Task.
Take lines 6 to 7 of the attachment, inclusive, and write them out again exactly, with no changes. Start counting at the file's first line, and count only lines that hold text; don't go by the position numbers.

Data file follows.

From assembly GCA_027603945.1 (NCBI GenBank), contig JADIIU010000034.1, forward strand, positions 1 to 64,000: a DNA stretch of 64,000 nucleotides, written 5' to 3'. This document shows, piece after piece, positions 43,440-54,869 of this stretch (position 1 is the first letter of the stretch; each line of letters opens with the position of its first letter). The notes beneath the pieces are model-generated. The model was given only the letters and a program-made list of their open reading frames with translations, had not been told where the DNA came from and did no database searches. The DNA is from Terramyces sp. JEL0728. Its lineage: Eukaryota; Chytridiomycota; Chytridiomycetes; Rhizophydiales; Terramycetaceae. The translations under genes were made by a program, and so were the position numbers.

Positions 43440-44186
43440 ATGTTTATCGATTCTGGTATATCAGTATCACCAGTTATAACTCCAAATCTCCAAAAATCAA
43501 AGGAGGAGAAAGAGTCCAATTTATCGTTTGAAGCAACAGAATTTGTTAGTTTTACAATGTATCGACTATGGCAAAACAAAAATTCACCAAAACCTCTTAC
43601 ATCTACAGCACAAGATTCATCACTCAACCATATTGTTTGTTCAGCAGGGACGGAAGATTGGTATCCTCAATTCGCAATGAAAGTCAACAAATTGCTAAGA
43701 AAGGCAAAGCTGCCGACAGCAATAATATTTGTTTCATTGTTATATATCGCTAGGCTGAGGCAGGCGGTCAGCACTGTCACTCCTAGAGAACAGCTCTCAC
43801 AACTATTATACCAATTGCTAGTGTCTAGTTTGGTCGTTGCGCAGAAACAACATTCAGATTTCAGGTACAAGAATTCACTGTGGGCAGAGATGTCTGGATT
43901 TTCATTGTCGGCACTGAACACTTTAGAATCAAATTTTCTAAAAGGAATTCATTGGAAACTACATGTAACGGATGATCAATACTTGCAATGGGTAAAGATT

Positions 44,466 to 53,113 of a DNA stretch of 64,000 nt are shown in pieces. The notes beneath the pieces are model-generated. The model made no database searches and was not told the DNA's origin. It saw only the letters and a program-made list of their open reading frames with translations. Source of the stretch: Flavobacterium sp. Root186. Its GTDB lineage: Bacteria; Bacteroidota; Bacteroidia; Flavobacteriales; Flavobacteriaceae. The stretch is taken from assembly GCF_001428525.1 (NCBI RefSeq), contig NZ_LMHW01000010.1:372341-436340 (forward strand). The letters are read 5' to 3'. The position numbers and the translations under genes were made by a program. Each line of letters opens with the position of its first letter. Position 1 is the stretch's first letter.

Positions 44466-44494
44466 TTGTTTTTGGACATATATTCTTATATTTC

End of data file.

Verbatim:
43701 AAGGCAAAGCTGCCGACAGCAATAATATTTGTTTCATTGTTATATATCGCTAGGCTGAGGCAGGCGGTCAGCACTGTCACTCCTAGAGAACAGCTCTCAC
43801 AACTATTATACCAATTGCTAGTGTCTAGTTTGGTCGTTGCGCAGAAACAACATTCAGATTTCAGGTACAAGAATTCACTGTGGGCAGAGATGTCTGGATT